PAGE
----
It was late 1864 when Lincoln started to clear out his political generals. However, he was careful to keep his winners. The military command structure was changing. It had evolved in a short time into the professional service whose legacy is seen today. In future wars, there would be very few political generals. Even by 1898, only a few politicals emerged. However the legacy has a double edge. As we have seen in Iraq, the army can go in and blast away but what is left is chaos. A politically minded commander would be thinking about winning the peace by looking at the area and seeing who should be supported for the next mayor and civilian leadership. In the civil war both Butler and Banks would have read Clausewitz. They believed the war was won when the South was restored and run by Unionists. When Grant became President he was faced with Reconstruction commands run by West Pointers when they should have been his political generals!
Perhaps Thomas Goss's most important remark was the Lincoln realised that he was not just managing professional generals and a professional army. They were voters and they had the power to change the government.
Questions and Answers
1) What about Sickles? - In his view, Sickles was not a true political general because he could achieve high office due to his earlier "problem". But after his wound, he is "reconstructed" and does not return to command.
2) Was New Market included in the top ten disasters? - Yes it should be, it was not Sigel's best day at the office...
3) Did the political achieve high office? - Cleveland got to the top but was a failure. A number of political were also rans.
4) How did the process work? - Logan is a good case to look at. He was an influential Southern Illinois Democrat. The regular army could not get recruits, but Logan could. Logan and his supporters where regularly sent home to get support and new recruits. At election time, Lincoln sent nearly all of the top politicals home to get votes. Logan was snubbed for promotion in 1864 and embittered but he still gave the administration his full support in the November elections.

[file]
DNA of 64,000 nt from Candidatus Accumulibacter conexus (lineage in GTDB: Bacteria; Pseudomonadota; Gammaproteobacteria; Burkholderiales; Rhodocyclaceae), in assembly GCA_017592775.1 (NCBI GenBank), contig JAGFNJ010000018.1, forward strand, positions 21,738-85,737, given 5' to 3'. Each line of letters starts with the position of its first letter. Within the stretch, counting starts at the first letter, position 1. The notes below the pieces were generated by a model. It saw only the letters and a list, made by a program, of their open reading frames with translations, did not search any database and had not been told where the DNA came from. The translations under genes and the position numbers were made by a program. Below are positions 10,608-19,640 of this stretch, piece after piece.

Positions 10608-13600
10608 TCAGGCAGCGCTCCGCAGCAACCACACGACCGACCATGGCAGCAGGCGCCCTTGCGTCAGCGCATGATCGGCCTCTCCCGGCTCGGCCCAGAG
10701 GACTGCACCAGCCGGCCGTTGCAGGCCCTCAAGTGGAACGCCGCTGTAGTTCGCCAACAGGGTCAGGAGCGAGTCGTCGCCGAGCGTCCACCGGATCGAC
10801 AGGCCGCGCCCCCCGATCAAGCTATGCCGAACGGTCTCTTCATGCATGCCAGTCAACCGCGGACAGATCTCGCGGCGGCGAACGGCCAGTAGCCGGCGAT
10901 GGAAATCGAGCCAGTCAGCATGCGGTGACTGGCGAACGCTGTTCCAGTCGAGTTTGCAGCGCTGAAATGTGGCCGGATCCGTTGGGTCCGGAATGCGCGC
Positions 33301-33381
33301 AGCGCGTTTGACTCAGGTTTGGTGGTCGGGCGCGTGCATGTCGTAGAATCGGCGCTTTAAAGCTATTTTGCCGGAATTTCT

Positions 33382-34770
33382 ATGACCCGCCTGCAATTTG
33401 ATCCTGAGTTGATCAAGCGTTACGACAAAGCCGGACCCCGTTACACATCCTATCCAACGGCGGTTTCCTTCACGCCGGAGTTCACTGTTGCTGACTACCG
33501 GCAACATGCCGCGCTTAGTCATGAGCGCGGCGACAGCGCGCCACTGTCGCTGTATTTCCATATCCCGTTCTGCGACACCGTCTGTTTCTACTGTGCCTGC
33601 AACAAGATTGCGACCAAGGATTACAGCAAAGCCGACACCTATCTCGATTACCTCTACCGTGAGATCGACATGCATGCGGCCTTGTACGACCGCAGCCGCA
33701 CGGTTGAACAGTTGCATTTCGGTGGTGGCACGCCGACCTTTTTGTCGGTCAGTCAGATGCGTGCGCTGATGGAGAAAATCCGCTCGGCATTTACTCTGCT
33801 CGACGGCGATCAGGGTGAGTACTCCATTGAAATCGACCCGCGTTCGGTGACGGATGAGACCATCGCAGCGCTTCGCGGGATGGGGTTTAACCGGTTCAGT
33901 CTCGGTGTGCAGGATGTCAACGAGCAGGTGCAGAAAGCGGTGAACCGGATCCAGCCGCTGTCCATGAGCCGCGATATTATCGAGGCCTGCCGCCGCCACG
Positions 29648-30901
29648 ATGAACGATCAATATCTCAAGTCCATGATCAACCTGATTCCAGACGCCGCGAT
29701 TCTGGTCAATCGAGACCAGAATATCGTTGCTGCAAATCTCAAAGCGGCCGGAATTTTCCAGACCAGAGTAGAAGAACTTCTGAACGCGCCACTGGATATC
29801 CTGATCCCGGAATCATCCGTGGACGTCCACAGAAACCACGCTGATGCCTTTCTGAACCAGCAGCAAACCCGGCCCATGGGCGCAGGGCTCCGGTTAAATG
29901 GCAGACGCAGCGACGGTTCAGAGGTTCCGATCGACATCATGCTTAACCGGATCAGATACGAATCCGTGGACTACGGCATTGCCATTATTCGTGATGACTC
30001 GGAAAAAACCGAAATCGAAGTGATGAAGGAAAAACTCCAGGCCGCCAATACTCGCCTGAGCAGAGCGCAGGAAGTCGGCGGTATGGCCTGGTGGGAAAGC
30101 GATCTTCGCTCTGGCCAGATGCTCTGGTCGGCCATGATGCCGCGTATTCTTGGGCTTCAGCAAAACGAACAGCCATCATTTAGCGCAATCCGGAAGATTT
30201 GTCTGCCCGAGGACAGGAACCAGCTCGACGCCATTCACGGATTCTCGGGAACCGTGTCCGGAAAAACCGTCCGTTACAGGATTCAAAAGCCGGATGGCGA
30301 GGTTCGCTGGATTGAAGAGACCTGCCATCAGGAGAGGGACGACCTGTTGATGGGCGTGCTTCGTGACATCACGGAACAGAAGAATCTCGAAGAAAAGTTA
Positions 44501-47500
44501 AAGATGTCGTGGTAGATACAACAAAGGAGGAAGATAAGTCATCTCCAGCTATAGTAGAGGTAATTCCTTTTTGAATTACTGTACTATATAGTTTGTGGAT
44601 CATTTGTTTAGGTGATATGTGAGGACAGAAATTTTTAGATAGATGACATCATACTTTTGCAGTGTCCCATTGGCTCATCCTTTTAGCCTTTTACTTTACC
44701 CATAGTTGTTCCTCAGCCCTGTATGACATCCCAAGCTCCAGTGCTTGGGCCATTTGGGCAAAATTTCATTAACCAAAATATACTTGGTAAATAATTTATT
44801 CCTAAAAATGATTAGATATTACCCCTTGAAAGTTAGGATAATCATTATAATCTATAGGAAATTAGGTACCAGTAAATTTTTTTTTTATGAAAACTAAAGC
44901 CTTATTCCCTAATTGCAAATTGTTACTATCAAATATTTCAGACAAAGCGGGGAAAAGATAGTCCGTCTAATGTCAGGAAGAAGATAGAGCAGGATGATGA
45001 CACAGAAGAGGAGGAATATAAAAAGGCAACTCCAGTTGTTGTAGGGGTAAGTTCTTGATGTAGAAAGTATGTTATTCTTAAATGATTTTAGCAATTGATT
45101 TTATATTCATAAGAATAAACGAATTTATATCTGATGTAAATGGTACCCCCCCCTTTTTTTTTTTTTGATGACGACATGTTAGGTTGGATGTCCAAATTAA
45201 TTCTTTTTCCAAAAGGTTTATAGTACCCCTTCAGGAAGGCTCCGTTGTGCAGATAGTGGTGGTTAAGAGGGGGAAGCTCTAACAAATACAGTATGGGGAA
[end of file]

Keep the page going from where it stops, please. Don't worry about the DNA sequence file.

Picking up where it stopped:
5) Any further thoughts on Sigel? - He was the worst of them all. Lincoln only wanted him so he could bring in German recruits. Although he had a military background, he was not Van Moltke.
6) The Union command structure further explained - In 1864 Banks had "support and guidance" from Canby. Butler was "advised" by Smith. This was part of Grant's plan to control them.
7) What about McClernand? - Again all Grant had to do was build up the evidence and then he got rid of him when the time was right. He was sidelined, but he was kept sweet with the promise of a follow-up command that never materialised.
8) Did the Professional solider have any success post-War? - All the Presidents except Grant were "volunteers" and by and large rose through the ranks. Hancock ran for the Presidency but failed.
9) What was happening on the Confederate side? - It was almost a mirror image. Davis did not need to act like Lincoln, he was a West pointer and his support was galvanised against the Union aggressor. Politicals did not need to be pampered and it was only Forrest who rose to the top.
10) What was your view of Lincoln? - A natural genius who was instinctively right.
11) What were your sources? - The main biographies helped greatly, but it was the immediate information that was the best, not the 30 year old rose tinted memoirs that put me in the best light possible. It was a simple case of looking at each general and deciding who was selected by Lincoln and why.
12) What effect did this have on the 1864 election? - The victories clearly helped, but Lincoln still had to keep the coalition together.